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Ming-Dah Chou

Abstract

Transmission functions associated with water vapor molecular line and e-type absorption in the IR spectral regions are presented in the form of simple analytical functions and small tables, from which atmospheric IR fluxes and cooling rates can be easily computed. For typical clear atmospheres ranging from the tropics to the subarctic region, the difference with respect to line-by-line calculations is <0.15°C day−1 in the cooling rate and ≲1% in fluxes.

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Ming-Dah Chou

Abstract

A simple scheme is developed to infer cloud amount, optical thickness, and height from satellite-measured radiances for use in surface radiation calculations. The essence of the cloud scheme is to specify a cloud reflectivity threshold for identifying pixels that are likely to be totally filled with clouds. Area-averaged values for the three cloud parameters are derived from the reflectivities of these cloudy pixels and the satellite-measured radiances in the visible and IR window channels. By applying the cloud scheme to the ISCCP (International Satellite Cloud Climatology Project) B3 radiance data and using a radiation routine, the surface radiative fluxes are computed for the tropical and subtropical western Pacific regions (30°S-30°N, 100°E–180°). It is found that the three cloud parameters are quite sensitive to the cloud reflectivity threshold, but the surface radiation is rather insensitive to the set of cloud parameters inferred by a scheme that is directly dependent upon the satellite radiance measurements. Over a broad area in the tropical and subtropical western Pacific regions, the difference in the net surface radiative fluxes is <2 W m−2 for the cloud reflectivity thresholds of 0.3 and 0.4.

This study further strengthens the view of other investigators that the net solar flux at the surface can be linearly related to the net solar flux at the top of the atmosphere. For a given amount of solar radiation absorbed by the earth–atmosphere system, the partition of the absorption between the surface and the atmosphere is affected by the solar zenith angle. As a result, the solar zenith angle has a significant effect on the relationship between the fluxes at the surface and at the top of the atmosphere.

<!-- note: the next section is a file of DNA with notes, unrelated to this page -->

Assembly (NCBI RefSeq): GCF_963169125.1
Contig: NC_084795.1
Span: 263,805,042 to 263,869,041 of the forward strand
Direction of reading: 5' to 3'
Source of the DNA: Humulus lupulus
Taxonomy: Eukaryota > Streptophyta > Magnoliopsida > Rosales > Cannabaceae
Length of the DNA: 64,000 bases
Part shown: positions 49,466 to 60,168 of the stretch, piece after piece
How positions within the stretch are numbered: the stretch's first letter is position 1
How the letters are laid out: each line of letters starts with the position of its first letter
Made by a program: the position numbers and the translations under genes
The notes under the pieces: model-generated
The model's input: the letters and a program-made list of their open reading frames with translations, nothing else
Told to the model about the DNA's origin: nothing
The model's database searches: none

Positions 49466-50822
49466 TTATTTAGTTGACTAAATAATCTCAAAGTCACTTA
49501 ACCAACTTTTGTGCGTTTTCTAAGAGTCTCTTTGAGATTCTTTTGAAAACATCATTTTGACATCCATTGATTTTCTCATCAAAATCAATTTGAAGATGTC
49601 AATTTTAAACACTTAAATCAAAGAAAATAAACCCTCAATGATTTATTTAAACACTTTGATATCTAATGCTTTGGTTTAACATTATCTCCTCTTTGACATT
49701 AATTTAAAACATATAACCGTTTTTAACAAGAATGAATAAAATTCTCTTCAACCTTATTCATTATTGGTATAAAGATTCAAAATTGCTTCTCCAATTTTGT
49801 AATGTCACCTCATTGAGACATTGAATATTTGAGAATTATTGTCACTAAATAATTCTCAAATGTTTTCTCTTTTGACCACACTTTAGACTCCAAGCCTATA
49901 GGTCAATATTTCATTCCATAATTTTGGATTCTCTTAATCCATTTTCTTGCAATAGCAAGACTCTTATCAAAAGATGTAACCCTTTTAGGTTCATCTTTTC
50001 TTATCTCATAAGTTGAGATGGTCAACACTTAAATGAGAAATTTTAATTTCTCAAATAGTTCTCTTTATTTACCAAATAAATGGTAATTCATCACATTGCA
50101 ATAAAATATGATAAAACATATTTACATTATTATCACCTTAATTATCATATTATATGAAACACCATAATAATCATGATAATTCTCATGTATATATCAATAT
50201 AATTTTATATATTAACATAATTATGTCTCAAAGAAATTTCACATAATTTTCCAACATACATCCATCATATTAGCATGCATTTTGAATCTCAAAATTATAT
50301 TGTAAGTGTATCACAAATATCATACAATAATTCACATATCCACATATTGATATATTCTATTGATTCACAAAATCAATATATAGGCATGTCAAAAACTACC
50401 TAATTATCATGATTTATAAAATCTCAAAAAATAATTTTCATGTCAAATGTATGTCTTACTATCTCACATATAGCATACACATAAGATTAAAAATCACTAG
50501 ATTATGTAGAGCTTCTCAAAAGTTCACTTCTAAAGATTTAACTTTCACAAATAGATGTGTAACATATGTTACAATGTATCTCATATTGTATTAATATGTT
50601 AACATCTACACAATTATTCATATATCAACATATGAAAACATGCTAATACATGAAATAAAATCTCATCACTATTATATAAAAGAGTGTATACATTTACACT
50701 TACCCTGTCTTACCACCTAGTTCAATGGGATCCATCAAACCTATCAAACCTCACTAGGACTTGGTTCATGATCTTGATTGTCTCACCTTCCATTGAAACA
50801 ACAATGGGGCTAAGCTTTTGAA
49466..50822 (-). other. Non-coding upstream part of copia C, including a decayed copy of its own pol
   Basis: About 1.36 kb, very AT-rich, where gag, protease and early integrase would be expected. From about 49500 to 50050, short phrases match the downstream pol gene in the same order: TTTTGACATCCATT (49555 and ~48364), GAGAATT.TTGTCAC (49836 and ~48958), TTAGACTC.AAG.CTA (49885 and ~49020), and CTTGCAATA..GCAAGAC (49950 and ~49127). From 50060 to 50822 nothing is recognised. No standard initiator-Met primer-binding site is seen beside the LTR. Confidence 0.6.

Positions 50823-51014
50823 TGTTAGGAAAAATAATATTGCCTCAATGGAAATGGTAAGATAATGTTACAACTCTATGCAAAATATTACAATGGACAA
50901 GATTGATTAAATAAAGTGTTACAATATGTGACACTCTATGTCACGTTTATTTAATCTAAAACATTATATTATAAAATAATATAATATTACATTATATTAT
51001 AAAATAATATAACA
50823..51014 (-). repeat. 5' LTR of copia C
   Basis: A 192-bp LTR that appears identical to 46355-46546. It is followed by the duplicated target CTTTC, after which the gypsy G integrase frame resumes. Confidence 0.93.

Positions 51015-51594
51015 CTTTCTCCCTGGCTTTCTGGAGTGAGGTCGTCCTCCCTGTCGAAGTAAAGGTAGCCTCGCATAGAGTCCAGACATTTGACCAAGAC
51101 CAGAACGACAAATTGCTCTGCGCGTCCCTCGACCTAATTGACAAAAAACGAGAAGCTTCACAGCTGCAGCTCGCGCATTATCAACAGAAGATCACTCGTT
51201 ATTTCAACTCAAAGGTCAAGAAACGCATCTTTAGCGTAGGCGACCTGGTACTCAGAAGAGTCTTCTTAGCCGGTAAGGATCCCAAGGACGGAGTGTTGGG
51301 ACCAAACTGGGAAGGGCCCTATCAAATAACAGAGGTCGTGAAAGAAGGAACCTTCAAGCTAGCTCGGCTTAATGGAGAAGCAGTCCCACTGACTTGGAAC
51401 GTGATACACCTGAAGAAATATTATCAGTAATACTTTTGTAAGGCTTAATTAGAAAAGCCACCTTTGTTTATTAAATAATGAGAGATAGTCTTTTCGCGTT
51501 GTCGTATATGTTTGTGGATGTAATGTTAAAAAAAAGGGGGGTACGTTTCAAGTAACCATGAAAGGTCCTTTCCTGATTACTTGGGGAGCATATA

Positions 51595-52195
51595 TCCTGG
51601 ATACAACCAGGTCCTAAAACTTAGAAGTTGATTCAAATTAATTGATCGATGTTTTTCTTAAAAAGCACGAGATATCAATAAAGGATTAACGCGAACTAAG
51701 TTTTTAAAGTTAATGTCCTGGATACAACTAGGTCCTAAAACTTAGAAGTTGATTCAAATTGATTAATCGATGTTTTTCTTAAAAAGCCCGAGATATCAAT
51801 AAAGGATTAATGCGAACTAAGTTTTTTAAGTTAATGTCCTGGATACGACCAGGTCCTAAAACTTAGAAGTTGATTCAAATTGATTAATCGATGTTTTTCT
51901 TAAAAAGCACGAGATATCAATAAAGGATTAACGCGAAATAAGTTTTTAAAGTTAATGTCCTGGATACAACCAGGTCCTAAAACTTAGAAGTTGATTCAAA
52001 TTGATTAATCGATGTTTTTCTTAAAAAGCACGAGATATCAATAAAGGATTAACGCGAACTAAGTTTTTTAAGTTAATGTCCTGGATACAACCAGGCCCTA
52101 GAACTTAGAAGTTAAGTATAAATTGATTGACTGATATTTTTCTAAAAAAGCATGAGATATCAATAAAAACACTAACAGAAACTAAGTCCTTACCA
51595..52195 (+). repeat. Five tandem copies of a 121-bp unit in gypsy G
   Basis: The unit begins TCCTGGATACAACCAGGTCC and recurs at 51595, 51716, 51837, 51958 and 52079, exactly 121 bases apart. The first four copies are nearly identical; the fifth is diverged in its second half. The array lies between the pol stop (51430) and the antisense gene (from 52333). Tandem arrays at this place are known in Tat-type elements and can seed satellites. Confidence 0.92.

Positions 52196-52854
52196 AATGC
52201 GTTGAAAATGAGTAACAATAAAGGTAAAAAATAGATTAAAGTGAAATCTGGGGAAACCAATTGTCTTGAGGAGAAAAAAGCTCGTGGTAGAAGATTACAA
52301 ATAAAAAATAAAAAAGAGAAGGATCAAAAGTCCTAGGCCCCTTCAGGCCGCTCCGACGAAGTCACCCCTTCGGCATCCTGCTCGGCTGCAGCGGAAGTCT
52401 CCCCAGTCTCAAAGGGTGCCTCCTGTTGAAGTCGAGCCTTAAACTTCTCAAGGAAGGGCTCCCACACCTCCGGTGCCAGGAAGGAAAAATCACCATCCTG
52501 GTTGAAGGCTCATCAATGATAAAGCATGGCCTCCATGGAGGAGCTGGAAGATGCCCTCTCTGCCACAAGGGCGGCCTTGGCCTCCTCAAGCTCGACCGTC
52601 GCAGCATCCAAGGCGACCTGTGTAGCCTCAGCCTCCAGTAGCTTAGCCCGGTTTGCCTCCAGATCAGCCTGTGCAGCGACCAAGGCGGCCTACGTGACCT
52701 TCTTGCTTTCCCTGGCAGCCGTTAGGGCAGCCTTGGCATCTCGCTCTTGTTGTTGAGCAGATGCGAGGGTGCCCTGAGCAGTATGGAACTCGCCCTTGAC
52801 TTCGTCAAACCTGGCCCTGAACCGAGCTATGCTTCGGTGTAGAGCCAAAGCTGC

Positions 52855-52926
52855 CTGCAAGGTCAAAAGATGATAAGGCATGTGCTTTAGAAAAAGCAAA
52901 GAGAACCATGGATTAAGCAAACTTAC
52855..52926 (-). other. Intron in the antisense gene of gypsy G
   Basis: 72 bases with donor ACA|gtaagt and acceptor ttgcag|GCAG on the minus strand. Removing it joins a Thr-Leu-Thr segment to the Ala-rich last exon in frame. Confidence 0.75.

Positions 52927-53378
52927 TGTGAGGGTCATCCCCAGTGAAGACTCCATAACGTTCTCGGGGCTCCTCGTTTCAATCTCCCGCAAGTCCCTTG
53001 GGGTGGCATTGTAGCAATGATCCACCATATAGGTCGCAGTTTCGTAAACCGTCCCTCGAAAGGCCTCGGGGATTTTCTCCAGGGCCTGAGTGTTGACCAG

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Ming-Dah Chou

Abstract

Monthly surface radiative fluxes in the tropical Pacific between January 1970 and February 1978 have been calculated using a radiative transfer package which includes detailed treatments of the molecular and droplet absorptions and of the surface and cloud reflections. The input data to the radiation package are surface measurements from the National Climatic Center, climatological temperature and humidity profiles from the National Center for Atmospheric Research, and cloud cover from the University of Hawaii. Results show that the distribution of surface radiation follows closely that of cloudiness and, to a lesser extent, that of humidity. Surprisingly, the distribution of IR radiation can hardly be correlated to the surface temperature. Based upon the expected range of uncertainties in the input data, the rms error in the calculated net surface radiation is estimated to be ∼15 W m−2 with the largest contributions from the uncertainties in cloud cover and humidity. This number is comparable to the interannual variation of the monthly net surface radiation, indicating a need to improve the quality of input data. The sensitivity of surface radiation to input data has also been studied. In order to resolve the interannual variations of the monthly net surface radiation, some accuracy requirements for satellite retrievals of atmospheric and cloud parameters are suggested.

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Ming-Dah Chou

Abstract

The method originally developed by Chou and Arking (1981) for computing the absorption of solar radiation by water vapor has been extended to the computations of transmittance and radiance in infrared water vapor sounding channels. It utilizes the wing-scaling approximation and the k-distribution approach. The effects of the instrument response function, zenith angle and the variation of the Planck radiance with wavenumber can be easily and accurately included in computing transmittance and radiance. The method can be effectively applied to any tropospheric water vapor sounding channels in the infrared. Compared to line-by-line calculations, which can be considered as the most accurate but too time consuming to be operational, the rms error in transmittance of the method at any pressure level is less than 0.009 for the three operational HIRS/2 water vapor sounding channels. The rms error in brightness temperature is less than 0.2°C which is about a factor of 2–5 smaller than the instrument noise.